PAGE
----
October 15, 2010
I was invited to provide a cheese review for The Nibble, an
online specialty food magazine, to run in October. I profiled one of my
favorite fall cheeses: Piave Vecchio. Below is a summary of
Review Summary: Piave Vecchio (http://www.mandifoods.com/shop/search.aspx)
As the long summer days turn over to the cooler nights of
autumn, our food choices move away from the fresh cheeses and lighter dishes to
more of the hearty cheeses with roasts and casseroles. Fall is a great time to
enjoy Havartis, Goudas, Cheddars, Bries, and Camemberts. For me, Piave Vecchio
is one of the best of the fall cheeses. This hard Italian cheese offers a
fine, rich taste and golden color. Piave Vecchio, like most hard cheeses from Italy, is made with summer milk and aged around one year. Because of this aging process,
this cheese is enjoyed in Italian villages during the fall and winter seasons.
Piave Vecchio is made at a dairy cooperative, Lattebusche,
in the Piave River Valley of the mountainous Veneto Region in Northern Italy.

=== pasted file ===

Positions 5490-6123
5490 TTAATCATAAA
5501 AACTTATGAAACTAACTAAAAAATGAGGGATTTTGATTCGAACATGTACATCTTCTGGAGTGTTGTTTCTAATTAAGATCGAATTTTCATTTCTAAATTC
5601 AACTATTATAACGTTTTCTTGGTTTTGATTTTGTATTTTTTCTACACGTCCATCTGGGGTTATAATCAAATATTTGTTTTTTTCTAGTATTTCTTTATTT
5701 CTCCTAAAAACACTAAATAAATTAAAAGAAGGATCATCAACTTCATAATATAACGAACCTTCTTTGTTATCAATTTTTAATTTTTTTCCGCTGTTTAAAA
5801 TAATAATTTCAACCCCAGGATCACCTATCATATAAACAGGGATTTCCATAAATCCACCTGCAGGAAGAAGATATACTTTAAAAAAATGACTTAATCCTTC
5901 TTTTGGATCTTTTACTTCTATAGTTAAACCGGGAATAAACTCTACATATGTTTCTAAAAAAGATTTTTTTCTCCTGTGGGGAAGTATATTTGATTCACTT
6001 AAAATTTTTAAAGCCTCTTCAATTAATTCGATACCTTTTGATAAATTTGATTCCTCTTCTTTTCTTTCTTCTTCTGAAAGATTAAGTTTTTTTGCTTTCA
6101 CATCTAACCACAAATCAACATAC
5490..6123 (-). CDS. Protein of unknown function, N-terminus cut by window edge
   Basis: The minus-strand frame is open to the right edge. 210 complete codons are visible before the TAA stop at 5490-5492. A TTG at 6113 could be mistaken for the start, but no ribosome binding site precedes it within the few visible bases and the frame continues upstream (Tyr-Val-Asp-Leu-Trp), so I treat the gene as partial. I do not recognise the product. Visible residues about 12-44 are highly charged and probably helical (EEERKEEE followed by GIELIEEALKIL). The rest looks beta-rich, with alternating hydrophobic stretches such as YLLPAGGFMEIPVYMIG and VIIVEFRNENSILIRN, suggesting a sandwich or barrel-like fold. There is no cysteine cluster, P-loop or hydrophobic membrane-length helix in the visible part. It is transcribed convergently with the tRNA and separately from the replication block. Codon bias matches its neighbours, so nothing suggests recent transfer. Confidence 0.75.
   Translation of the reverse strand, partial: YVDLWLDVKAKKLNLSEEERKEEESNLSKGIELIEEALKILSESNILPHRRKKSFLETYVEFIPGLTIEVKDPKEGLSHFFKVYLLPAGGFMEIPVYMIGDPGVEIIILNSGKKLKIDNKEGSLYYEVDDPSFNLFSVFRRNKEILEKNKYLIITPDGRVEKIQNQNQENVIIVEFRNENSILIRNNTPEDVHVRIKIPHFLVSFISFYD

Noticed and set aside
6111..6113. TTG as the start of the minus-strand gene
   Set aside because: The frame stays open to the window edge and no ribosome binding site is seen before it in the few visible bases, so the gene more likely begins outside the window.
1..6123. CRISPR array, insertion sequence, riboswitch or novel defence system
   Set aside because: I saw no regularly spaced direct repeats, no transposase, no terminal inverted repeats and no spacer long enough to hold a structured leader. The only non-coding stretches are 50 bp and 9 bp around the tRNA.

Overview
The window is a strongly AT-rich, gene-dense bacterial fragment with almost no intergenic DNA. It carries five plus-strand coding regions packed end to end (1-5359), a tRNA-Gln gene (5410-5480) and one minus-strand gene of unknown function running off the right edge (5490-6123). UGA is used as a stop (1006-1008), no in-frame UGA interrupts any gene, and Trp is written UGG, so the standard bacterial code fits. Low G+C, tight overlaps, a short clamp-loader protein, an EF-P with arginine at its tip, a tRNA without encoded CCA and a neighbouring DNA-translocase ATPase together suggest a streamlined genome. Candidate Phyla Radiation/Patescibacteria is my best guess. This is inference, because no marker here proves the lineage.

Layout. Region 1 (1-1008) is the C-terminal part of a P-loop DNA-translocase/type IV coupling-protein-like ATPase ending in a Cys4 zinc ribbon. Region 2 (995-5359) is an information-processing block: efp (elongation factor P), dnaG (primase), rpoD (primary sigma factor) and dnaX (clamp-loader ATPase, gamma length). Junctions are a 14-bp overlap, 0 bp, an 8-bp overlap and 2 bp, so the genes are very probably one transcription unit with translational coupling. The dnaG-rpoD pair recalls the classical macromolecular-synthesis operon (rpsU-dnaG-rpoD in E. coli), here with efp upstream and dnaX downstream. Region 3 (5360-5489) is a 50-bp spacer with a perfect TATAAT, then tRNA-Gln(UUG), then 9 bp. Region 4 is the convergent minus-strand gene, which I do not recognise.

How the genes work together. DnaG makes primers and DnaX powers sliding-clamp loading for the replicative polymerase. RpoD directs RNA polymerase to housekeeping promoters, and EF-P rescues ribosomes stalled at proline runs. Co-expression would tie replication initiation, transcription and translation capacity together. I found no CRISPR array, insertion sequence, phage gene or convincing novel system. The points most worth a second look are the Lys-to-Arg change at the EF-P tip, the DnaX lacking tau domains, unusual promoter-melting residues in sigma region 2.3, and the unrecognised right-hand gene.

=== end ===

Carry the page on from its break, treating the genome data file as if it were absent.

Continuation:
While the name Piave was registered in 1960, this cheese is a descendant of the
ancient Bellunese cheese making traditions. What makes this cheese unique is
that it is made from the cow's milk of 2 milkings. The evening milk's cream is
removed with the natural process of skimming. It is then mixed with the morning
milk, to stand on its own as a very distinctive cheese. There are traditionally
3 types of Piave based on its ripening time. Piave Fresco has about 2 months
aging, with a creamy taste. Piave Vecchio is aged around 1 year, giving it a
sweet taste, but with a sharp bite. Piave Oro del Tempo is aged over a year and
is the sharpest.
The dark yellow hue of this cheese shows the dense texture
and highlights its full flavor with sweet and nutty undertones. I use Piave to
grate over fried polenta and different soups, like Minestrone or Vegetable and
Bean. I also use it as an ingredient, by mixing it in with my southern grits
recipe or in a vegetable risotto. This cheese will always make a great addition
to a cheese plate. It pairs well with red zinfandels, chardonnays like Sonoma
Cutrer from the Russian River Valley in California, or any amber, nut brown or
IPA ales. My current favorites are Dogfish Head 60 minute IPA or August
Schell's Firebrick Amber lager.
Piave Vecchio is a gem often hidden by the long shadow of
its excellent and very famous cousin, Parmesan Reggiano. Piave Vecchio deserves
its own time in the spotlight. It tastes like a younger, sweeter Parmesan
Reggiano making it a perfect cheese to usher in the flavors of fall.
You can read the full review at http://www.thenibble.com/reviews/main/cheese/cheese2/piave-vecchio.asp